Shortly after Typhoon Haiyan hit the Philippines, Canada established a matching fund program through which the government matched donations made privately by Canadians to approved charities.
(Money provided by the government did not go to the same charities to which the original donations were given, but instead to a separate, government-administered “Typhoon Haiyan Relief Fund.”)
The donation window closed on December 23 and charities had until January 10 to report what they had received.
On a web page last updated December 5, DFATD said $35 million had been donated to registered charities. DFATD described this to Maclean’s as an “interim tally.” It would not provide the final amount.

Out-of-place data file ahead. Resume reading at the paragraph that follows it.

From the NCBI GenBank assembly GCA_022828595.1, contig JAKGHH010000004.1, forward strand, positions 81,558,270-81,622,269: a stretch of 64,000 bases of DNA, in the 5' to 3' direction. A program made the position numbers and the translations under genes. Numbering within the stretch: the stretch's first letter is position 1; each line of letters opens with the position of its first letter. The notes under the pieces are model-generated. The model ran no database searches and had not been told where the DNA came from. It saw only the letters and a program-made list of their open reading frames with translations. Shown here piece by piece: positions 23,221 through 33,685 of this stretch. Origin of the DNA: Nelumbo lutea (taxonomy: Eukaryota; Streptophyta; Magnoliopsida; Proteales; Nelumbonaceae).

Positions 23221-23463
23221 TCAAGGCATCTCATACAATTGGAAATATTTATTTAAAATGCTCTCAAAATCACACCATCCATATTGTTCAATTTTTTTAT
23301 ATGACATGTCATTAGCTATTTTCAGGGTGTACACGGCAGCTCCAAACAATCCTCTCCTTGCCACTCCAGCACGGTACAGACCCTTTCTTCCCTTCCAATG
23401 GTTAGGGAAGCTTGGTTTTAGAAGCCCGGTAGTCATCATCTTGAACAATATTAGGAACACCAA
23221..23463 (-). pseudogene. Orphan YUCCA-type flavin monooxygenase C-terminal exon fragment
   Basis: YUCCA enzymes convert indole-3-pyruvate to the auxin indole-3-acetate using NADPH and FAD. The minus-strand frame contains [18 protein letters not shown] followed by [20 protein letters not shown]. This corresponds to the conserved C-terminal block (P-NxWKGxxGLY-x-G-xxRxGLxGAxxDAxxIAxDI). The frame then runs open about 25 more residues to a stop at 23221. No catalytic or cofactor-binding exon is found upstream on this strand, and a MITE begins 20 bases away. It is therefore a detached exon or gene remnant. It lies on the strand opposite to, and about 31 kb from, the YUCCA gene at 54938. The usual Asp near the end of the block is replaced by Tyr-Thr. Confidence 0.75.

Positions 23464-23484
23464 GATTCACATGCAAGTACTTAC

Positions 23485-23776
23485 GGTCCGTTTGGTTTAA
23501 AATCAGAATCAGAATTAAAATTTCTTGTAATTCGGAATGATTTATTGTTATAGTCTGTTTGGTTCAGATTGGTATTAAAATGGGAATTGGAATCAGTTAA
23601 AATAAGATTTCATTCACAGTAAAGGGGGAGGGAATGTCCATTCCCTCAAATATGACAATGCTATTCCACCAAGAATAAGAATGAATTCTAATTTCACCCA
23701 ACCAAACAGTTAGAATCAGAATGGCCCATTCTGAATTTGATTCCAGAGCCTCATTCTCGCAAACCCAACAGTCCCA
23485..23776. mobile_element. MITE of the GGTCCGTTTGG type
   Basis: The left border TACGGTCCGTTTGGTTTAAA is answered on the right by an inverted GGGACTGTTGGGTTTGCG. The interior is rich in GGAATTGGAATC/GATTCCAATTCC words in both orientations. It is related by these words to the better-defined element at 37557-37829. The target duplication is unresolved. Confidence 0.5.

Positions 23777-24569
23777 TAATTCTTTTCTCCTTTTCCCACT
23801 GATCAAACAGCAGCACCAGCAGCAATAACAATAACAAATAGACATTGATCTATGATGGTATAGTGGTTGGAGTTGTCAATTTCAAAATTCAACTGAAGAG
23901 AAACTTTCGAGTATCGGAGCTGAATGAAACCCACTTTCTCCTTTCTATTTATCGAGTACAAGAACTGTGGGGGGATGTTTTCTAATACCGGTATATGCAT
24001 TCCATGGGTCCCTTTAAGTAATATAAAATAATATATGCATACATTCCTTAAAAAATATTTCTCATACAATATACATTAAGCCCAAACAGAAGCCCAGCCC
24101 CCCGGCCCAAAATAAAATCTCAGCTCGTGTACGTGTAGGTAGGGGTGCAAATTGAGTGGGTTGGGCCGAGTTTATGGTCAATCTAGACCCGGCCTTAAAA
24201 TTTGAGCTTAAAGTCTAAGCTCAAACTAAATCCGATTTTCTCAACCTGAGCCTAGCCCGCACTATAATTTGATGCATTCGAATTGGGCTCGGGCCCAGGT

It seems odd that the government is unable or unwilling to provide this information now. If an interim tally could be made available as donations were coming in, it is reasonable to expect that a final tally could be calculated five weeks after the deadline charities had to report typhoon-related donations has passed.
Putting that aside, we know that at least $35 million was donated to registered charities, and that the same amount should therefore have been provided by the government to the relief fund.
Of that $35 million-plus supposedly in the relief fund, however, the government has explained how only $15 million was spent. DFATD outlines the details for that $15 million, (plus another $5 million that was announced earlier and was not part of the matching fund program) here.
This leaves at least $20 million that the government pledged to provide for Typhoon Haiyan relief but has not yet accounted for. It has promised details “in the near future.” I will update readers when these details are provided.